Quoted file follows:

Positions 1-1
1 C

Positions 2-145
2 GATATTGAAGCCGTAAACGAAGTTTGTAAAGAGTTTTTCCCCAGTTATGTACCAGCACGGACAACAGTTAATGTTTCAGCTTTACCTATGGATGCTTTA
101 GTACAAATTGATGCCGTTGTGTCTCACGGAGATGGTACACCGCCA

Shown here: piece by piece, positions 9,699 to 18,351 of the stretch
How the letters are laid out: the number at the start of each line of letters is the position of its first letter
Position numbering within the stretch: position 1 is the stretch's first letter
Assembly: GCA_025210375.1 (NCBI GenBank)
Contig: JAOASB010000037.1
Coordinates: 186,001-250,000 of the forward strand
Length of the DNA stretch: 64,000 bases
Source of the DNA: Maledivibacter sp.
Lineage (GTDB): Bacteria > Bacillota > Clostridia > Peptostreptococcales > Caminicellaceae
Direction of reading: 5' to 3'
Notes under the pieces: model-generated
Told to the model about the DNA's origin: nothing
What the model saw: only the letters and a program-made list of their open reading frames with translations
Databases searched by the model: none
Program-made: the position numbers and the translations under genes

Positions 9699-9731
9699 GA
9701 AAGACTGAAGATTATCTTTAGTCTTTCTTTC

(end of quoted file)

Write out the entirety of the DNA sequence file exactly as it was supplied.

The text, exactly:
Positions 1-1
1 C

Positions 2-145
2 GATATTGAAGCCGTAAACGAAGTTTGTAAAGAGTTTTTCCCCAGTTATGTACCAGCACGGACAACAGTTAATGTTTCAGCTTTACCTATGGATGCTTTA
101 GTACAAATTGATGCCGTTGTGTCTCACGGAGATGGTACACCGCCA

Shown here: piece by piece, positions 9,699 to 18,351 of the stretch
How the letters are laid out: the number at the start of each line of letters is the position of its first letter
Position numbering within the stretch: position 1 is the stretch's first letter
Assembly: GCA_025210375.1 (NCBI GenBank)
Contig: JAOASB010000037.1
Coordinates: 186,001-250,000 of the forward strand
Length of the DNA stretch: 64,000 bases
Source of the DNA: Maledivibacter sp.
Lineage (GTDB): Bacteria > Bacillota > Clostridia > Peptostreptococcales > Caminicellaceae
Direction of reading: 5' to 3'
Notes under the pieces: model-generated
Told to the model about the DNA's origin: nothing
What the model saw: only the letters and a program-made list of their open reading frames with translations
Databases searched by the model: none
Program-made: the position numbers and the translations under genes

Positions 9699-9731
9699 GA
9701 AAGACTGAAGATTATCTTTAGTCTTTCTTTC